Extended Suboccipital Retrosigmoid Surgical Approach Is Effective for Resection of Petrous Apex Meningioma

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Abstract

Objective:

The aim of this study was to evaluate the clinical features, treatment strategies, and outcomes of patients presented with petrous apex meningiomas.

Methods:

In this retrospective clinical study, 17 patients with petrous apex meningiomas were treated microsurgically via an extended suboccipital retrosigmoid approach. Data regarding the general characteristics of the patients, surgical management, and surgery-related outcomes were obtained by reviewing patients’ medical records.

Results:

In the authors’ study, the authors report that the use of an extended suboccipital retrosigmoid approach and careful microneurosurgical technique can be used to achieve improved surgical and functional outcomes. This was evidenced by gross tumor resection, which was confirmed in 12 (70.6%) patients, and by partial tumor resection, achieved in the remaining 5 patients. Using this surgical approach, the petrosal vein was preserved in 15 (88.2%) patients. In the remaining 2 (11.8%) patients, this vein was sacrificed. Postsurgical improvement of neurological deficits was consequently observed in 12 (70.6%) patients. Though 3 patients (17.6%) demonstrated a postoperative decline in neurological function, 1 patient significantly recovered facial function at follow-up. One patient with sacrificed petrosal vein experienced loss of functional hearing surgery with no recovery during the follow-up period. No operative mortality was observed. Total resection of petrous apex meningiomas is achievable using an extended suboccipital retrosigmoid approach without permanent surgery-associated neurological deficits in a majority of patients.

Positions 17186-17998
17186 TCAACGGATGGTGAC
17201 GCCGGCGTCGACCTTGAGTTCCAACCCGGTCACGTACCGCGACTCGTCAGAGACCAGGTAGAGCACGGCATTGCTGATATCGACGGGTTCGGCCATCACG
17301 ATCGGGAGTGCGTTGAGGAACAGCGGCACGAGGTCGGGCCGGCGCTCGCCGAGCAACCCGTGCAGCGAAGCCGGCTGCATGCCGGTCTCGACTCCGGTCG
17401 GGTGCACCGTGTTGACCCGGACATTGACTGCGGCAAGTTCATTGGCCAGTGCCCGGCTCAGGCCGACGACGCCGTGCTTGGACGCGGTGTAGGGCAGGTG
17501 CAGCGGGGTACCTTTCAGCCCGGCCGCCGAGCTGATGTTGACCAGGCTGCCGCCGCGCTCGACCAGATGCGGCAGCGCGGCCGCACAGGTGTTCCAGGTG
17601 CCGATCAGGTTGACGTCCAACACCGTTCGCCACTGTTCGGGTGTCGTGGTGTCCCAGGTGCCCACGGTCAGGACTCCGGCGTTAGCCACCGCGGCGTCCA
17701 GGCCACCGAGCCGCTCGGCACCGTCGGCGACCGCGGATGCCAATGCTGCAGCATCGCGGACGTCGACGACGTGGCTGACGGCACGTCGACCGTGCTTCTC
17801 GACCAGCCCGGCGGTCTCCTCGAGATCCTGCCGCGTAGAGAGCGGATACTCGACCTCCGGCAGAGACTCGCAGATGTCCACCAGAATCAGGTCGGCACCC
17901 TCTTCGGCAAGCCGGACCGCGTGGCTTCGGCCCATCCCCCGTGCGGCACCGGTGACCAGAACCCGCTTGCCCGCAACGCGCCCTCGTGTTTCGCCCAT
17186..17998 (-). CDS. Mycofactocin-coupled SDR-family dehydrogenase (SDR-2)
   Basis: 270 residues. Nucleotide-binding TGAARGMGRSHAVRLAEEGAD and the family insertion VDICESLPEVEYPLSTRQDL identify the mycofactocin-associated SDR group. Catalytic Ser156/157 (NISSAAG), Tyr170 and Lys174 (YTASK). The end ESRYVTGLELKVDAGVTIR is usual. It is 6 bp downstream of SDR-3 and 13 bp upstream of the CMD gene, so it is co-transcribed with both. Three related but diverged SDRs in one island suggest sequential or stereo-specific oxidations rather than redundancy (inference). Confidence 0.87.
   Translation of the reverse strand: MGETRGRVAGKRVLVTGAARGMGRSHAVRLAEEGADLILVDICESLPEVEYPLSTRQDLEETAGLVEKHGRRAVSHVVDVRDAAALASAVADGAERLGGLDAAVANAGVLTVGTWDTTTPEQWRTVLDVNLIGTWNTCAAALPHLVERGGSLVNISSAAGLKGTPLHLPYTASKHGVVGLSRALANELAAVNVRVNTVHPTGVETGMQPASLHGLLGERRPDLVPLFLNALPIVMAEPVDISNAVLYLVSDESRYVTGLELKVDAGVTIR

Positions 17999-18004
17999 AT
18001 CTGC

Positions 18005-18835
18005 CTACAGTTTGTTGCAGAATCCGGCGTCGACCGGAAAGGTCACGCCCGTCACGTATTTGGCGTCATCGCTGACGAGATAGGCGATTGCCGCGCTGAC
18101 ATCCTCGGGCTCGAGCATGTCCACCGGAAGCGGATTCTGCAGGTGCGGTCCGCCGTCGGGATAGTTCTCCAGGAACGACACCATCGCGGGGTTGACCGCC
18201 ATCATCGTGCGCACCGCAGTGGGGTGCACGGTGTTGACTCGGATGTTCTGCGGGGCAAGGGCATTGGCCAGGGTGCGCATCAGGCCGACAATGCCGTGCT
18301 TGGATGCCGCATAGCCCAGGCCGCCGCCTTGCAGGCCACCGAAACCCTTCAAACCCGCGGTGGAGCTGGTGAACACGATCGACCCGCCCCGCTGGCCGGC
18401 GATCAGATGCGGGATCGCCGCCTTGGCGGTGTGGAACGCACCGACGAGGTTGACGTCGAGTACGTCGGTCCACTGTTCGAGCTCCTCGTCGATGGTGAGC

Conclusion:

Our primary surgical goal was to achieve maximal tumor resection while maintaining or improving neurological function. Intraoperative protection of the petrosal vein should also be a surgical focus to avoid postoperative complications. Finally, stereotactic radiosurgery can also be useful as a supplemental treatment for postoperative tumor residuals.

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